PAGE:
Antibodies show potential to boost fertility for women with ovarian failure
Mouse models show that an antibody therapy could normalise reproductive performance.
A Tsinghua University team led by Professor Bai Lu has recently shown that administering an antibody called Ab4B19 promotes the development of ovaries and enhances fertility in mouse models with a condition called premature ovarian failure.
Premature ovarian failure is a leading cause of infertility, affecting 1–5% of women aged under the age of 40, explains Lu. The disease occurs when the ovaries aren’t producing typical amounts of the hormone estrogen, or releasing eggs regularly. However, the mechanisms underlying the condition remain poorly understood, and there is no effective treatment.
Remarkably, treatment with the Ab4B19 antibody, which is also known to stimulate neuronal growth, completely reversed deficits in ovarian follicles, which are small sacs in the ovaries that release eggs and hormones. The treatment also normalized ovarian hormones and restored the number and quality of immature eggs in the mouse models1.
Here we see mouse cells, known as oocytes, that develop into eggs within mammalian ovaries. The black arrows point to abnormal oocytes from a cyclophosphamide-induced-premature ovarian failure model group (left), while oocytes from a cyclophosphamide-induced-premature ovarian failure group treated with Ab4B19 antibodies appear relatively normal. The scale bar is 150 μm.
In the study, Ab4B19 was shown to penetrate ovarian follicles via the bloodstream and activate a key receptor on brain-derived neurotrophic factor (BDNF) proteins, says Lu. The receptor, tropomyosin receptor kinase B (TrkB), regulates hormones during follicular development, among other things.
More targeted treatment
Lu’s keen interest in targeting BDNFs dates back to 2013, when he reviewed the possibilities for using BDNF-like molecules to treat neurodegenerative diseases2, which is his speciality area. BDNF is critical for neuronal growth and synaptic repair, explains Lu, a professor at the Tsinghua University School of Pharmaceutical Sciences. BDNFs have also been linked to premature ovarian failure in genetic association studies.
However, the protein itself cannot be used as a drug for several reasons. “One is that BDNFs are difficult to diffuse in tissues,” Lu says. Because of this, they remain at injection sites without penetrating deeply. Another reason is that the protein is easily degraded by enzymes in the body and so its half-life in the blood stream is less than two hours.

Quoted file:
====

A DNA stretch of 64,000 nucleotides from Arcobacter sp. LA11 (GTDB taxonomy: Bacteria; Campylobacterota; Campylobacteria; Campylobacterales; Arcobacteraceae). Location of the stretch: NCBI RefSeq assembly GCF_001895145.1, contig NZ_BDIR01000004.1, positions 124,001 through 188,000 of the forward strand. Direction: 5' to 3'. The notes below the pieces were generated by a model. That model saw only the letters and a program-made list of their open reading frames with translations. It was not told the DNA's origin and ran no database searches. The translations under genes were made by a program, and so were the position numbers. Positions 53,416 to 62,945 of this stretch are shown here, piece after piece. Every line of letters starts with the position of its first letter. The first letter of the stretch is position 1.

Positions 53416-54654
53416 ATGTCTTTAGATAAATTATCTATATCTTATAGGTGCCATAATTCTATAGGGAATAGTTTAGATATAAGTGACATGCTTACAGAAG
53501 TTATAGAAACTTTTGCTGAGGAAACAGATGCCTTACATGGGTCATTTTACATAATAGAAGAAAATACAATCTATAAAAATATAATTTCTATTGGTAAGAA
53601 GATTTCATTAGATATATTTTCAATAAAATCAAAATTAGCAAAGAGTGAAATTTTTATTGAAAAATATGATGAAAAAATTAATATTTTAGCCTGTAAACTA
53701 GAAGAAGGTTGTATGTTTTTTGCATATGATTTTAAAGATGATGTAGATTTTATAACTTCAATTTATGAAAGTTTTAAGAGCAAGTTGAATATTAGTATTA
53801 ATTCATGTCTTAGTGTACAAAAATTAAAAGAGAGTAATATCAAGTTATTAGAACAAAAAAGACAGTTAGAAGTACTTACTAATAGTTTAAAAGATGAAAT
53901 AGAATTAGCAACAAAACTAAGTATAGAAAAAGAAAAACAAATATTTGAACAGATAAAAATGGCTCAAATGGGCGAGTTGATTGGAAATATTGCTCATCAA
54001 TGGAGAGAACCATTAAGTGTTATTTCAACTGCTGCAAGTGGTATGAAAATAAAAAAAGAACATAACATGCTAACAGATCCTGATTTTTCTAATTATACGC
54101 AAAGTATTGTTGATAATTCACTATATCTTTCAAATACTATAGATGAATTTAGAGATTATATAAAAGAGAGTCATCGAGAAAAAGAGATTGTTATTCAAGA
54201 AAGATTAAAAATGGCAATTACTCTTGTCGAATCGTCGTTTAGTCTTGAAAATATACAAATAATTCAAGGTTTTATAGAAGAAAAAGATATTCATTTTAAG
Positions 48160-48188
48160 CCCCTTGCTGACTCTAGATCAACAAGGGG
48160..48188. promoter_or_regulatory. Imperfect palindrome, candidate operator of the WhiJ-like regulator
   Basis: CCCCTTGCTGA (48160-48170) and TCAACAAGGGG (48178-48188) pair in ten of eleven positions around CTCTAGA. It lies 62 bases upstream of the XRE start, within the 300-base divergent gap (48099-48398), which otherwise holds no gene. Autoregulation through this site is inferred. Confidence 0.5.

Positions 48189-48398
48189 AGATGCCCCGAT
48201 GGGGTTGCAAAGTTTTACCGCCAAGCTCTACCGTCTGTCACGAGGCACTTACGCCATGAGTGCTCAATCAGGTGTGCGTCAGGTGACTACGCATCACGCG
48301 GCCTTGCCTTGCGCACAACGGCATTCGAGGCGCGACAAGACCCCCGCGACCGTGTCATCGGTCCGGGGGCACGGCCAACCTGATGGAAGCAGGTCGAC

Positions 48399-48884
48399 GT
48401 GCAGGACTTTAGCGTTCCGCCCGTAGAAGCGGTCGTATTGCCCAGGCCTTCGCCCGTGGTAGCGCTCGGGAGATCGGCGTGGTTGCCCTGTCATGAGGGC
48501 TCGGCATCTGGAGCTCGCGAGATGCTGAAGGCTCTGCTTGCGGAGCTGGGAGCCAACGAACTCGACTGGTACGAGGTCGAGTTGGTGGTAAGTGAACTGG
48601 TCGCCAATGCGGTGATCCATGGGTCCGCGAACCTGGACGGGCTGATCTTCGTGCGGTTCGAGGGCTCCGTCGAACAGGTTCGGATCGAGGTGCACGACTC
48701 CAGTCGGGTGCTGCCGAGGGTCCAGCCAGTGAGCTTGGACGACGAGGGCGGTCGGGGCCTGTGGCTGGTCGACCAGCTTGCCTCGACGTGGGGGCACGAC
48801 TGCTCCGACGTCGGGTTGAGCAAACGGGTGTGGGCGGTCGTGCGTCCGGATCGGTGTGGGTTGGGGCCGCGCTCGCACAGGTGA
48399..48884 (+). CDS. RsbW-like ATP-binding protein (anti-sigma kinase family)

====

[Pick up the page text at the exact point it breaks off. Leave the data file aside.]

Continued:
In addition, high local concentrations of BDNF may activate their other main receptor, called p75NTR, Lu explains. This receptor is prominently expressed in dying neurons linked to muscle movement (motoneurons), and its activation may have detrimental effects on ovarian follicles.
In 2019, Lu’s team published a paper outlining a strategy for using TrkB agonistic antibody Ab4B19 to activate BDNFs to treat motoneuron degeneration3. Using both cultures and mouse models, this study showed that administering the antibody didn’t activate p75NTR and it enhanced motoneuron survival.
In the premature ovarian failure study, Ab4B19 was also specifically activating TrkB, but not p75NTR, says Lu. And unlike BDNFs, the antibody exhibits a half-life of at least two weeks and diffuses readily in tissues.
Reversing damaging conditions
In the 2022 study, premature ovarian failure mouse models were injected with the antibody via their tail veins. After 16 days, this was shown to reverse the symptoms of the condition by normalising hormonal changes that injure the ovaries, preserving egg development and restoring the number and quality of immature eggs.
For example, in one of the mouse models, the antibody treatment corrected the disrupted cycle of ovulation. For both models, it reversed abnormalities in the level of the hormone estradiol. Both sets of mice showed improvements in shape and number of follicles. In addition, for one mouse model group, the proportion of females that delivered offspring was up 38.7% for the antibody-treated group.
Professor Bai Lu is from the Tsinghua University School of Pharmaceutical Sciences.
Wider fertility potential?
The TrkB receptor had never been considered as a drug target for the treatment of premature ovarian failure before, says Lu. But single-cell transcriptome analysis suggests that Ab4B19 may elicit similar effects to the mouse models in human cells.
Lu’s group has also confirmed that the antibody activates TrkB signalling in human cell cultures of human ovary tissue. The next step for the team is clinical trials to look at the response and for any side effects in humans who are experiencing premature ovarian failure.
The researchers also hope their treatment could one day help boost fertility in women. The group noted in their study that BDNF expression is down-regulated in follicles of older women.
“Given the data so far, we believe that an Ab4B19 treatment could contribute to improving fertility in premature ovarian failure patients, as well as increasing the reproductive capacity of pets, endangered species, and agricultural animals,” Lu says.
1. Qin, X., Zhao, Y., Zhang, T., Yin., C., Qiao, J. et al. TrkB agonist antibody ameliorates fertility deficits in aged and cyclophosphamide-induced premature ovarian failure model mice. Nature Communications 13, 914 (2022) doi: 10.1038/s41467-022-28611-2
2. Lu, B., Nagappan, G., Guan, X., Nathan, P., J., & Wren, P. BDNF-based synaptic repair as a disease-modifying strategy for neurodegenerative diseases Nature Reviews Neuroscience 14, pages 401–416 (2013) doi: 10.1038/nrn3505
3. Guo, W., Pang, K., Chen, Y., Wang, S., Li, H et al. TrkB agonistic antibodies superior to BDNF: Utility in treating motoneuron degeneration Neurobiology of Disease 132, 104590 (2019) doi: 10.1016/j.nbd.2019.104590.
Editor: Guo Lili